After selling off in the past few months, is it time for XpresSpa (NASDAQ:XSPA) stock to make a comeback?
XpresSpa stock soared after its move into the airport testing business on the heels of the novel coronavirus. But, despite taking the old adage, “when life gives you lemons, you make lemonade,” and running with it, this early summer rally quickly turned into a late summer/early fall sell-off.
Soaring from pennies to prices as high as $8.82 per share, shares have cratered to around $2 per share. Holding steady, all bets are off whether the stock bounces back or falls further.
Why? On one hand, a change in how policymakers handle the virus could be a massive tailwind for its nascent testing business. Also, its move to offering testing for other communicable diseases may turn this into a long-term business line for the company.
On the other hand, those making a bull case could be grasping for straws. There’s no guarantee we will see an environment where the pandemic is still a threat, but airline traffic gets back to even 50% of pre-pandemic levels. Coupled with the company’s continued red flags, shares could continue falling back towards $1 per share and below.
So, what’s the call here? With risk/return out of your favor on both the long and short side, your best move to stay on the sidelines.
How XpresSpa Could Bounce Back to Prior Highs
While the stock has taken a beating in the past three months, the company is moving along with its shift to testing services. As our own William White reported Oct. 6, XpresSpa announced the opening of its first two Covid-19 testing centers.
Both locations are at some of the New York metropolitan area’s busiest airports (JFK and Newark Liberty). Success at these locations will show whether testing services can move the needle or not.
Yet, success at these two airports isn’t enough to justify the stock’s current market capitalization ($134.8 million), much less another epic move back to its prior highs. But, as it seems we will have to weather the pandemic well into next year (and perhaps longer), shares still have a pathway to head higher.
How so? First, as InvestorPlace’s Josh Enomoto discussed Oct. 27, we could see Covid-19 policy shift from avoidance to management of its threat. In other words, instead of social distancing restrictions (which minimize air travel capacity), implementing mandatory testing of passengers, and refusing entry for those with the virus, may be the best way to handle the virus, without further crippling hard-hit industries like aviation.
Second, the company’s move to offering testing for other major communicable diseases (like the flu) could parlay its pivot to testing into a long-term business. Granted, demand for normal flu testing pales in comparison to Covid-19 testing demand. Yet, health services may be a more profitable business to pursue than its former business (spa services).
In short, there’s a bull case to be made, even if the stock looks frothy at first glance. But, that being said, be aware of the many red flags surrounding this stock.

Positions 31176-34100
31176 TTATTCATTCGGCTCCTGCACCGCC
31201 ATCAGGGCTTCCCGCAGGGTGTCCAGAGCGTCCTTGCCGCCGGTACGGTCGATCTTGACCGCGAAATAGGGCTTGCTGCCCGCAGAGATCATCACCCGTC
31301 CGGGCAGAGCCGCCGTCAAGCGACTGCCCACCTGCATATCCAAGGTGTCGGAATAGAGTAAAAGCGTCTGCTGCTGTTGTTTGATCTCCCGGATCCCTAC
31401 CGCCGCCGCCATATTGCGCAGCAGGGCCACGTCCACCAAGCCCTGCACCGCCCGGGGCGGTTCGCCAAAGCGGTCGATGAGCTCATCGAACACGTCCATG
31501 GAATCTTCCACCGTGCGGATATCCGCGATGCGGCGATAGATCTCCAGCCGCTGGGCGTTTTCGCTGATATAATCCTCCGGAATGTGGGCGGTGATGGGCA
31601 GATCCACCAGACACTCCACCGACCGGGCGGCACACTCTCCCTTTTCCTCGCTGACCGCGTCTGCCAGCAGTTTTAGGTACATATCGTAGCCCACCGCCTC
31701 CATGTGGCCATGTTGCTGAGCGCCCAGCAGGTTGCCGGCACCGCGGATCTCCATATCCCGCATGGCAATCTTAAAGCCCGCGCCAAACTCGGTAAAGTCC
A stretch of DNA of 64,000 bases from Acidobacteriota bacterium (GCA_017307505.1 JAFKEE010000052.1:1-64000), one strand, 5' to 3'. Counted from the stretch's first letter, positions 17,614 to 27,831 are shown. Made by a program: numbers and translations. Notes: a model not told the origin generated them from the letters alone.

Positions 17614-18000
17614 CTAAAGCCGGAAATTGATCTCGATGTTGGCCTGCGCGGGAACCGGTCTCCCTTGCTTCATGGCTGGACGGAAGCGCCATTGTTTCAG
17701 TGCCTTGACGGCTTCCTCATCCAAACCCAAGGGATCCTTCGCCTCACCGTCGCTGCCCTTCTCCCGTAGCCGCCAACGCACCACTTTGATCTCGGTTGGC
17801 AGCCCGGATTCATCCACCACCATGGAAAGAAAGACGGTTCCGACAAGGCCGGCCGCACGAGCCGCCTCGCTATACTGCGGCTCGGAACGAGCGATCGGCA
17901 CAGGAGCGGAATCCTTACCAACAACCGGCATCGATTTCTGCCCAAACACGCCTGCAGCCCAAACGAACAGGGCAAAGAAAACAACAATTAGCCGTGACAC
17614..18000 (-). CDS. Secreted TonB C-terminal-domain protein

Shares Could Fall, But Don’t Go Short
Back in July, when shares were still flying high, I highlighted several concerns with buying XpresSpa stock. First, the company’s history of entering new businesses in order to gin up investor interest. Investors who bought into this prior hype have lost big. Shares have fallen about 99% in the past five years.
Second, the company’s history of dilutive stock offerings. Since publication of my prior XpresSpa article, the company raised $35.3 million via a direct offering. Did it raise this money to bankroll its testing center pivot? Or is XpresSpa cynically cashing in on the crisis, raising money to keep the lights on?
Yet, despite these warning signs, don’t consider this a great stock to short at today’s prices. With Covid-19 cases rising, speculation in pandemic stocks could return once again. And while short interest right now isn’t terribly high (8.2% of float is currently sold short), those betting against the stock at today’s prices could still get squeezed.
The Bottom Line on XpresSpa Stock
After selling off since June, can this stock mount a bounce back to prior price levels? It all depends on how Covid-19 plays out in the coming months. Sure, a surge in new cases means we could be dealing with the virus well into 2021.
But, barring the major shift in policy highlighted above, it’s debatable whether this will help the company’s move into testing services pay off for investors. Yet, for those looking to go short, risk/return is out of your favor.
In short, as uncertainty continues for this speculative pandemic play, your best move is to avoid XpresSpa stock entirely.
On the date of publication, Thomas Niel did not (either directly or indirectly) hold any positions in the securities mentioned in this article.
Thomas Niel, contributor to InvestorPlace, has written single stock analysis since 2016.